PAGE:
Photos: Park Slope streets filled with music during Brooklyn Conservatory benefit

Brooklyn Conservatory of Music – Spring Fling 2021
Crowds enjoyed a stoop performance as part of the Brooklyn Conservatory of Music’s spring benefit.
Rathkopf Photography

The streets of Park Slope were alive with the sound of music on Saturday, May 15, as over 150 musicians hit the pavement for the Brooklyn Conservatory of Music’s spring benefit. 

Performers took the stage on stoops, in parks, and on Fifth Avenue’s open street, serenading the Slope with hip-hop tunes, classical sonatas, sea shanties, and more. 

“We looked at the whole neighborhood as a stage,” said the conservatory’s executive director Chad Cooper. “The vision was to bring people together.”

Bluegrass musicians took over a stoop on Eighth Avenue.Rathkopf Photography

The event spread out over 20 stages, with set-ups at PS 321, Puppetworks, the Old Stone House, Spoke the Hub, Dime Community Bank, High Dive, and at least 10 brownstone stoops throughout the neighborhood.

“We wanted to feel very much a part of the fabric of the neighborhood,” Cooper said.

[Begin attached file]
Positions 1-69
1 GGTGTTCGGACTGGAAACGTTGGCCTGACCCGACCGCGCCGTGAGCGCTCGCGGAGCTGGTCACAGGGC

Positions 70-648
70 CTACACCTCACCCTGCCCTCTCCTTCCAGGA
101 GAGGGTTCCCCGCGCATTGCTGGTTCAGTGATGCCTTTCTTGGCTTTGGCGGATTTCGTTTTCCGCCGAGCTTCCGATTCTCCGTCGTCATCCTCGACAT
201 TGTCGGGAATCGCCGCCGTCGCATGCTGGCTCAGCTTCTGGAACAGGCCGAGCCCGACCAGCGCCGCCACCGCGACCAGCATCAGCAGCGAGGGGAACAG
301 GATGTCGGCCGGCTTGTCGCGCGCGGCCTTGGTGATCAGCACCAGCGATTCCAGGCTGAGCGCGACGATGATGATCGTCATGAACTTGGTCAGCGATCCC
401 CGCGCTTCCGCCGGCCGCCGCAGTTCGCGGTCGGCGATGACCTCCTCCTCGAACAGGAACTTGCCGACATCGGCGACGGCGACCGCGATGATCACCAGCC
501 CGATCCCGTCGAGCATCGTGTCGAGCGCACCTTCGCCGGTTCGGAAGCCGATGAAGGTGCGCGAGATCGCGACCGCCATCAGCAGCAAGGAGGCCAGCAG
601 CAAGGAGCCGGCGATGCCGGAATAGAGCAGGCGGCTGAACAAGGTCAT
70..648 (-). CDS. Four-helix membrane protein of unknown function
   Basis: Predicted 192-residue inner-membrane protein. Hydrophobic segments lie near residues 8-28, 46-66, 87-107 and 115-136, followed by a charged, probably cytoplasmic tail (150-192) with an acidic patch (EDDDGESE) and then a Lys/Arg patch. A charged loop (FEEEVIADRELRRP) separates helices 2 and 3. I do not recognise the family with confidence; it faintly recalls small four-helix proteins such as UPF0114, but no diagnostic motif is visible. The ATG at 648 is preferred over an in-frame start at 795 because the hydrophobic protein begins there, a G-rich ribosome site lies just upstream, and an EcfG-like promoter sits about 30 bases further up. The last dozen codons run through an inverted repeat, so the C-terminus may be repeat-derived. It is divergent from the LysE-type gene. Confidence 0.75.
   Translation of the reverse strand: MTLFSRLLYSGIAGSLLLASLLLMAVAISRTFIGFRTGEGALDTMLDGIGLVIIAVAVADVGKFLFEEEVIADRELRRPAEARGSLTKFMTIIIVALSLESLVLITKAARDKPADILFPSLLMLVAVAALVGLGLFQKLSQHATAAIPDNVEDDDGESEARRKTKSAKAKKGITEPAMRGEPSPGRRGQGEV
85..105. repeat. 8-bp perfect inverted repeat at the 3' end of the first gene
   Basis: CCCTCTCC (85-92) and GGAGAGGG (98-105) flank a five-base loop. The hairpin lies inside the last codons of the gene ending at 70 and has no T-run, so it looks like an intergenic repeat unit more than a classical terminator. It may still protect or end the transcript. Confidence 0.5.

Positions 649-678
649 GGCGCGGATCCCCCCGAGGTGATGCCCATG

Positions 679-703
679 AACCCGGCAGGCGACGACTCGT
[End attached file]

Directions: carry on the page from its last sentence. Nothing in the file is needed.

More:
La Rumba de la Musa performed at the Old Stone House.Rathkopf Photography

Joining the 150 conservatory staff and students who performed was Grammy-winning artist Arturo O’Farrill, who kicked things off with his Afro Latin Jazz Orchestra at the PS 321 mainstage. 

After a year of virtual performances, the conservatory jumped at the opportunity to hold a safe, in-person performance as the city continues to reimagine uses for its public spaces, Cooper said. 

“We really felt strongly that we wanted to do an in-person event in a pandemic sensitive way that allowed people to come together around music,” he said. “We couldn’t bear the idea of another major virtual event. We’ve done hundreds of them, literally.”

Crowds listened to music on the Fifth Avenue open street.Chad Cooper 

The Brooklyn Conservatory of Music, at home on Seventh Avenue, was founded in 1897. Its mission, according to its website, is to “transform lives and build community through the expressive, educational and therapeutic powers of music.”